Once again, I am speaking at a convention, and have bought some comics

SHAMELESS PLUG! Got an email from the fine folks at New York Comic Con last week, confirming a panel I submitted has been approved. The exact details are coming shortly, but know that once again, I am HYPED.

In addition to good NYCC news, I had an excellent week in buying comics. Burn the Orphanage (Image Comic, $3.99, 38 pages) debuted this week, and I was sold on by the concept alone. As a child of the 90s, beat ’em up video games ( i.e. Final Fight and Streets of Rage) were a big part of childhood, and this book is definitely a giant love to them. Creators Sina Grace and  Daniel Freedman don’t exactly craft the deepest narrative, but I didn’t expect that coming into this book. I wanted a fun, violent action comic and man, they delivered, creating a great blockbuster comic chock full of Easter eggs and reference to some of my favorite video games of all time. My only complaint is that the art is a little too sketchy at some points, and the inking could have been better during those times. But that aside it’s a great done and one comic, even though it’s the first part of the “Born to Lose” trilogy. I dug the hell out of it, even with not knowing much about the creators going into it and am eager for the 2nd installment in November.

Speaking of pleasant surprises, the 2nd issue of The Superior Foes of Spider-Man (Marvel Comics, $2.99, 20 pages) definitely confirmed this title of the 2013 answer to Hawkeye. This without a doubt is the best book to come from Nick Spencer’s time at Marvel, as he crafts a tale with 3 or four cool twists, some great humor and some really great character work with some terrible people (theey are bad guys after all). And the ending gave me a “HOLY CRAP” moment, giving a nice shout-out to the Jeff Parker-era Thunderbolts/Dark Avengers run. Steve Liebler art is also fantastic. It’s very much cleaner and finished than his Hawkeye stuff, which if you’re familiar with his Image book “Underground”, it comes as no surprise.  His cast looks surprisingly human at all the right times, despite being dressed in ridiculous costumes, and it helps sell Spencer’s script. Editor Stephen Wacker has done some wonder with his street level books, but I never though a Spider-Man spin-off would be better book than the already strong Superior Spider-Man. Do not pass over this book.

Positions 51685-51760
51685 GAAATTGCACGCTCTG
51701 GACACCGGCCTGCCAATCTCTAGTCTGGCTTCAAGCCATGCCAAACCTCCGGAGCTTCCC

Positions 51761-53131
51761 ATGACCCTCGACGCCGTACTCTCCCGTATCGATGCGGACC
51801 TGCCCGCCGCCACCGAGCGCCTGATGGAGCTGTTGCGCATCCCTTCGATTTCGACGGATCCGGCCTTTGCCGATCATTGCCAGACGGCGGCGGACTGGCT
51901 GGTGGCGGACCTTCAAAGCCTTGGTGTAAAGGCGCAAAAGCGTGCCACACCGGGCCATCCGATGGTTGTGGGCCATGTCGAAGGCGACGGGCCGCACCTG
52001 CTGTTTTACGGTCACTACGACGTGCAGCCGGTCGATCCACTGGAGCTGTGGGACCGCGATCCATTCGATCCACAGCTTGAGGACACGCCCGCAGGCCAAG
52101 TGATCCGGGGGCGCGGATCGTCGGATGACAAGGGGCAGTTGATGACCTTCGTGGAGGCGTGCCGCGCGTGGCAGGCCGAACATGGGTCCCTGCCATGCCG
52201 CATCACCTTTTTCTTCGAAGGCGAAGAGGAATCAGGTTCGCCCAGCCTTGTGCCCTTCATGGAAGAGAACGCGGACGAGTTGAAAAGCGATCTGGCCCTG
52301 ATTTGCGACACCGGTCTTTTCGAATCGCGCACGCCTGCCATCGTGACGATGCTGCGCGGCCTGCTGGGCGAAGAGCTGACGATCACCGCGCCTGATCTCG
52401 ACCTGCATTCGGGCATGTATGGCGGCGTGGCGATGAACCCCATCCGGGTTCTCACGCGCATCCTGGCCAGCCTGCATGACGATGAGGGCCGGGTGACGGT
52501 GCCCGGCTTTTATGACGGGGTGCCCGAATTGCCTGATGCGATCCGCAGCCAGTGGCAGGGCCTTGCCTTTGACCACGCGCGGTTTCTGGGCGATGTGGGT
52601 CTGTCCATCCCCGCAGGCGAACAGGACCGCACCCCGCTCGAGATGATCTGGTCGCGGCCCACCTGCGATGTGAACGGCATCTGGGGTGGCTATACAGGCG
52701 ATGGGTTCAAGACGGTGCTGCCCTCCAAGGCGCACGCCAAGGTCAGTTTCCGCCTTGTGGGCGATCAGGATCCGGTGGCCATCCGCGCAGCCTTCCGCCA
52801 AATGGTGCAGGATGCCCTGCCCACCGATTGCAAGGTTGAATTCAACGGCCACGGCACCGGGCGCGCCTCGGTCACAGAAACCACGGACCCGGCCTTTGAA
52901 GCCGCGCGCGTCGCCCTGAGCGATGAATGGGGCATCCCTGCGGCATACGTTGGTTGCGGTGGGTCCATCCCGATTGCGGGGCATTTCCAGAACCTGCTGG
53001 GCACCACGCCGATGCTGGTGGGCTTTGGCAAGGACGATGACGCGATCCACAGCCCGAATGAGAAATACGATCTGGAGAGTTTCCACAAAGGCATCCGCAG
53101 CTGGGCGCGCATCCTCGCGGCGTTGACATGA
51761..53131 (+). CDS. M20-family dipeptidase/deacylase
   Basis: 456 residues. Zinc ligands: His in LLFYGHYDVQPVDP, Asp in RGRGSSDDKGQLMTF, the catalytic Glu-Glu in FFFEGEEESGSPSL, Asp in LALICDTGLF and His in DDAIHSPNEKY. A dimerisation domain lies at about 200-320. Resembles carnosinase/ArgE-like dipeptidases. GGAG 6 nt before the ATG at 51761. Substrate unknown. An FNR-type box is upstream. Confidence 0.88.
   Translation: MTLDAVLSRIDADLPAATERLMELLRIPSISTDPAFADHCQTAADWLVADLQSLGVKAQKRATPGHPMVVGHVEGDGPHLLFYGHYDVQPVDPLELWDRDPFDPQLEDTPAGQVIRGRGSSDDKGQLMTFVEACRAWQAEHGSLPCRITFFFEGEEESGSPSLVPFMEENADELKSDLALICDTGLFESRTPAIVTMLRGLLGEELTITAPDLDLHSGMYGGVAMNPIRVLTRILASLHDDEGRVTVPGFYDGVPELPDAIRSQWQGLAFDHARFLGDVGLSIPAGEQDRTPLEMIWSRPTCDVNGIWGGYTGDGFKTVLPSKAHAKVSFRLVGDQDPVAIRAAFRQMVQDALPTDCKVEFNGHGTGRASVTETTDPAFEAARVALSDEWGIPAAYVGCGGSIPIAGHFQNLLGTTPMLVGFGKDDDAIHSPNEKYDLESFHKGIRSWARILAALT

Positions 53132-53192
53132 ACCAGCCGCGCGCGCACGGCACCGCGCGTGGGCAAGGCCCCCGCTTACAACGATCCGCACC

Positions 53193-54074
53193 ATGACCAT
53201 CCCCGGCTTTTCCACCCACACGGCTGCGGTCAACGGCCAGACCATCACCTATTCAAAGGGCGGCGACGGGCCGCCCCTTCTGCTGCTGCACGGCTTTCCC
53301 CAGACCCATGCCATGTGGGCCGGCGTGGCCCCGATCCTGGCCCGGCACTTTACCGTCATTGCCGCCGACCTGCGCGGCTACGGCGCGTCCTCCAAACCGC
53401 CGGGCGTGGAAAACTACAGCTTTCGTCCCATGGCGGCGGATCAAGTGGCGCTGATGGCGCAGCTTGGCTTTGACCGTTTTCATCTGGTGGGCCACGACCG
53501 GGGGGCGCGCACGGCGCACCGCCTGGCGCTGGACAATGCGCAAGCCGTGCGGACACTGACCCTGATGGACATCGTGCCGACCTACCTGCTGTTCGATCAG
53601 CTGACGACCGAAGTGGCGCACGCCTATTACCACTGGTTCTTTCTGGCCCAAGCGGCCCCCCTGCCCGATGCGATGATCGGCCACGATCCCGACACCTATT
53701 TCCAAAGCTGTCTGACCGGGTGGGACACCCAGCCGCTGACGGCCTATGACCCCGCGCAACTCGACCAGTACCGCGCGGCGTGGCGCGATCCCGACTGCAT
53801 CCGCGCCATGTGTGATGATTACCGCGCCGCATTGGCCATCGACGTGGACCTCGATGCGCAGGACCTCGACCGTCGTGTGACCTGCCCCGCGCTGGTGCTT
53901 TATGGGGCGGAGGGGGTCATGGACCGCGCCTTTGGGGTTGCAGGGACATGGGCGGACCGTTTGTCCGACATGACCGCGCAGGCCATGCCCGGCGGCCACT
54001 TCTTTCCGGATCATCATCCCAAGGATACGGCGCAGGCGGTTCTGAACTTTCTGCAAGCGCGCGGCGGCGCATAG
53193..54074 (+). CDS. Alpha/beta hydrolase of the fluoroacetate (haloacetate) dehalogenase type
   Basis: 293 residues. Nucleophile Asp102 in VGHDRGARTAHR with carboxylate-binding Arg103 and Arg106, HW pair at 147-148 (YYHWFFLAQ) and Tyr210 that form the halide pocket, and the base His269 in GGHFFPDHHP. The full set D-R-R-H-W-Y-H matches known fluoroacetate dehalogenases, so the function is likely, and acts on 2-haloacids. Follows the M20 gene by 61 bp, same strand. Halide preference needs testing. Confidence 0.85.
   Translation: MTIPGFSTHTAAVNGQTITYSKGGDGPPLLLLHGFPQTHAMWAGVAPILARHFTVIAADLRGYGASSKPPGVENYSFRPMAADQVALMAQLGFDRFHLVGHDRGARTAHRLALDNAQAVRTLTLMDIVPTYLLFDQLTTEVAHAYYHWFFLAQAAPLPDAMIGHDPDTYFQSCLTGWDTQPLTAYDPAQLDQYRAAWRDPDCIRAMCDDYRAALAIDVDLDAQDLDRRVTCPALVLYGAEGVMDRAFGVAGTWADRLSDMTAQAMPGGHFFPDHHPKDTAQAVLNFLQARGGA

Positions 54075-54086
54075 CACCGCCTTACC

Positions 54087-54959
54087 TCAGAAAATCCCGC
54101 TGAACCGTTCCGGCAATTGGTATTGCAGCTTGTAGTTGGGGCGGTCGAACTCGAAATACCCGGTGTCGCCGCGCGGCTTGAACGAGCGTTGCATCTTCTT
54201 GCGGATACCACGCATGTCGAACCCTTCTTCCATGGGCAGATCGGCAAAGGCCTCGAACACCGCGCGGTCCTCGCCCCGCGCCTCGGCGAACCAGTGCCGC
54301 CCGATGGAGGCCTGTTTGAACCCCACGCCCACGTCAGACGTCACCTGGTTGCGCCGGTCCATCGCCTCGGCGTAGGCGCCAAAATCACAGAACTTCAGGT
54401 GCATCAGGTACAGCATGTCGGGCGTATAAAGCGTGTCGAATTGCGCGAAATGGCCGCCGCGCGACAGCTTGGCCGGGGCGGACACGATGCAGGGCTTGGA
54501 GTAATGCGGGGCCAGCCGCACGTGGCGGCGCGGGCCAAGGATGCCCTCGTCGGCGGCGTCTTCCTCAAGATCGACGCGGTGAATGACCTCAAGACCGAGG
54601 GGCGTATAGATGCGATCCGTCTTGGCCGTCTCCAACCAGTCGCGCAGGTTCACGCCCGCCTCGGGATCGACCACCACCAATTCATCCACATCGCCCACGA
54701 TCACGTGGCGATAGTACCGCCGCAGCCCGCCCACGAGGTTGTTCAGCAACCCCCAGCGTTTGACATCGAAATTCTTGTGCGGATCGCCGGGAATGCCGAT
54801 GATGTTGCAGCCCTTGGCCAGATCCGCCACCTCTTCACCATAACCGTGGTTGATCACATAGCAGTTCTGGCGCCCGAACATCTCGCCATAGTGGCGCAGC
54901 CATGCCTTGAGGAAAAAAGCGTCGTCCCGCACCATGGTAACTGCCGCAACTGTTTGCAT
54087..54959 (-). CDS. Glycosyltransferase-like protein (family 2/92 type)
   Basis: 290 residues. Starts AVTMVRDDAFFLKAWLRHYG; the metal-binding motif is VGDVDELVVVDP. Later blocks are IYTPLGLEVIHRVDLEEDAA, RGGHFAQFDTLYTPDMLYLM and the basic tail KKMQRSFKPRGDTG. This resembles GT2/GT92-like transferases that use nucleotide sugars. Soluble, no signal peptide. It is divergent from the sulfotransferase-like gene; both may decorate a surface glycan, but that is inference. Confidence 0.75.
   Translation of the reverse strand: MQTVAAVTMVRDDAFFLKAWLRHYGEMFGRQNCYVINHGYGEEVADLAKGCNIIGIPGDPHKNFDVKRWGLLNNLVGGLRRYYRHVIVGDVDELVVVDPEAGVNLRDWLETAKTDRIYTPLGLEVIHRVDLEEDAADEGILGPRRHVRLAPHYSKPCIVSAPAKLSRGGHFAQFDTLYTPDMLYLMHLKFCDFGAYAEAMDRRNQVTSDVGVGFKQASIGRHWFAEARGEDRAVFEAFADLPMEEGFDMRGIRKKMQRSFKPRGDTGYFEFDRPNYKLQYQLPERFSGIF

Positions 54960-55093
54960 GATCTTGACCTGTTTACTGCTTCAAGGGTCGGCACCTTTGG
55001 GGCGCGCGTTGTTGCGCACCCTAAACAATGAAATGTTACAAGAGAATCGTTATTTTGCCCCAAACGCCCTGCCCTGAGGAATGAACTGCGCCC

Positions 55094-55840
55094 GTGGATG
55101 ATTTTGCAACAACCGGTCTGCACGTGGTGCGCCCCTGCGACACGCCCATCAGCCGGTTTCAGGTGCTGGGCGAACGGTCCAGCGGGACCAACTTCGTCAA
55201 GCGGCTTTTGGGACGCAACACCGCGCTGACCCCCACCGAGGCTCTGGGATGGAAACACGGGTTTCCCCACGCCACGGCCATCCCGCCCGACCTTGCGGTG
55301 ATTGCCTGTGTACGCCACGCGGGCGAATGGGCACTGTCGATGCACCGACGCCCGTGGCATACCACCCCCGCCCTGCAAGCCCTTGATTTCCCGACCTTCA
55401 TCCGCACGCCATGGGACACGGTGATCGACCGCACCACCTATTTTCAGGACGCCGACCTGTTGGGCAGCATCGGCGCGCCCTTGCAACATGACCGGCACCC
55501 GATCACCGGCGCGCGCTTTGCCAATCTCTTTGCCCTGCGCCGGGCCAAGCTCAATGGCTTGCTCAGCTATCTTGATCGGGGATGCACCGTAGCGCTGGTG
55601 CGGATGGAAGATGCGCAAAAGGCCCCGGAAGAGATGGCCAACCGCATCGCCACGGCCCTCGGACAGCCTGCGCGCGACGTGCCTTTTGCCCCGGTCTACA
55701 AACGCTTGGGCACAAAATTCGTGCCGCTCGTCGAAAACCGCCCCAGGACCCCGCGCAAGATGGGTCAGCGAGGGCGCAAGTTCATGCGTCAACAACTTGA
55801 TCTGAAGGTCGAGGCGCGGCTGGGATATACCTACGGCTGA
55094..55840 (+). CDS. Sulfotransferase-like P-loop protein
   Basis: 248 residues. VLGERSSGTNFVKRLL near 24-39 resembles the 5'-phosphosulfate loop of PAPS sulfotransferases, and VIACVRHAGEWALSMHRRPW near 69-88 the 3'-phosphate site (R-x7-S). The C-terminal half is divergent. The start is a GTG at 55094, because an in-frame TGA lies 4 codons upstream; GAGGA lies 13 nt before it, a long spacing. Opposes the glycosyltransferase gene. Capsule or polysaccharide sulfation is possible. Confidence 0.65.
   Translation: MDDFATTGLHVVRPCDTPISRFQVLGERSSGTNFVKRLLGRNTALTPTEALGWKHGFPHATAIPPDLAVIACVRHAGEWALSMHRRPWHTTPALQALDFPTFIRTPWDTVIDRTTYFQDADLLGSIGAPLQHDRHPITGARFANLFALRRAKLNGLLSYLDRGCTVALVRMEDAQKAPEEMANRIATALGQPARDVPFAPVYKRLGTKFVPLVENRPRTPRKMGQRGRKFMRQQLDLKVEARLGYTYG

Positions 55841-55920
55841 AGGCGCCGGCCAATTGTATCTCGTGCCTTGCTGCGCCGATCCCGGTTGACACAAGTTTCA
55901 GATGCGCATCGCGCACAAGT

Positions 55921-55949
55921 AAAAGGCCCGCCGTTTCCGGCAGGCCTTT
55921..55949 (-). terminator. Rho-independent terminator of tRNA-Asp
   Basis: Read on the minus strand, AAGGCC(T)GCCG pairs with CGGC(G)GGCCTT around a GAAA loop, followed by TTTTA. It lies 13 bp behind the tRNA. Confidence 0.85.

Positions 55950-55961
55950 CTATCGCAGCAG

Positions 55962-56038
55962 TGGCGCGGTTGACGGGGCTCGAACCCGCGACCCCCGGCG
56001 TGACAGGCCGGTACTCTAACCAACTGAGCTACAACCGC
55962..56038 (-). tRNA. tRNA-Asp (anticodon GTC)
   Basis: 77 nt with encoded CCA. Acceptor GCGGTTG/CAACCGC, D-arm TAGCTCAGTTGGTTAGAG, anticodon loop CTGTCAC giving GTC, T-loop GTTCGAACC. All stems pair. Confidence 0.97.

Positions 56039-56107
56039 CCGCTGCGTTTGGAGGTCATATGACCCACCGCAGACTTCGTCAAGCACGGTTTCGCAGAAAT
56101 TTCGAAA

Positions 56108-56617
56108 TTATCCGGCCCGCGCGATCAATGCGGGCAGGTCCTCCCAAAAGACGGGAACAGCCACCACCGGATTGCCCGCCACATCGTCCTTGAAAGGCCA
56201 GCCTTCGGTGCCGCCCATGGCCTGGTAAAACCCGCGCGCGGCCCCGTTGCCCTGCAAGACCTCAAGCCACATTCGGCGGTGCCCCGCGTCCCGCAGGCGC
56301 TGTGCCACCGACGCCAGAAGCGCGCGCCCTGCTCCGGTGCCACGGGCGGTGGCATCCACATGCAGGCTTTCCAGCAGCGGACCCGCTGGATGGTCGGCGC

Wrapping up my pulls this week is All New X-men 15 (Marvel Comics, $3.99, 20 pages). While Uncanny has been hit or miss for me, All New has been FANTASTIC. This issue, drawn by guest artist David Lafuente, was another great issue, even with being extremely light on the action. Lafuente’s facial expressions help sell simple jokes, express anger, and ensure that Young X-men from the past look like teenagers. It’s a sweet issue, although certain events from this issue, not to mention things that have  gone done do not bold well for the X-men’s future. Which is why we’re due for a crossover next month. Bendis was no slouch in the word department either, but Lafunete shines in this issue. Obviously the clam before the storm, All New X-men delivers, and I hope this book stays as good as it’s been come crossover time!

That’s all for this week (Fatale volume 3 review soon, I promise). Next time SAGA’S BACK, SAGA’S BACK, EVERYTHING IS GREAT BECAUSE SAGA IS BACK!

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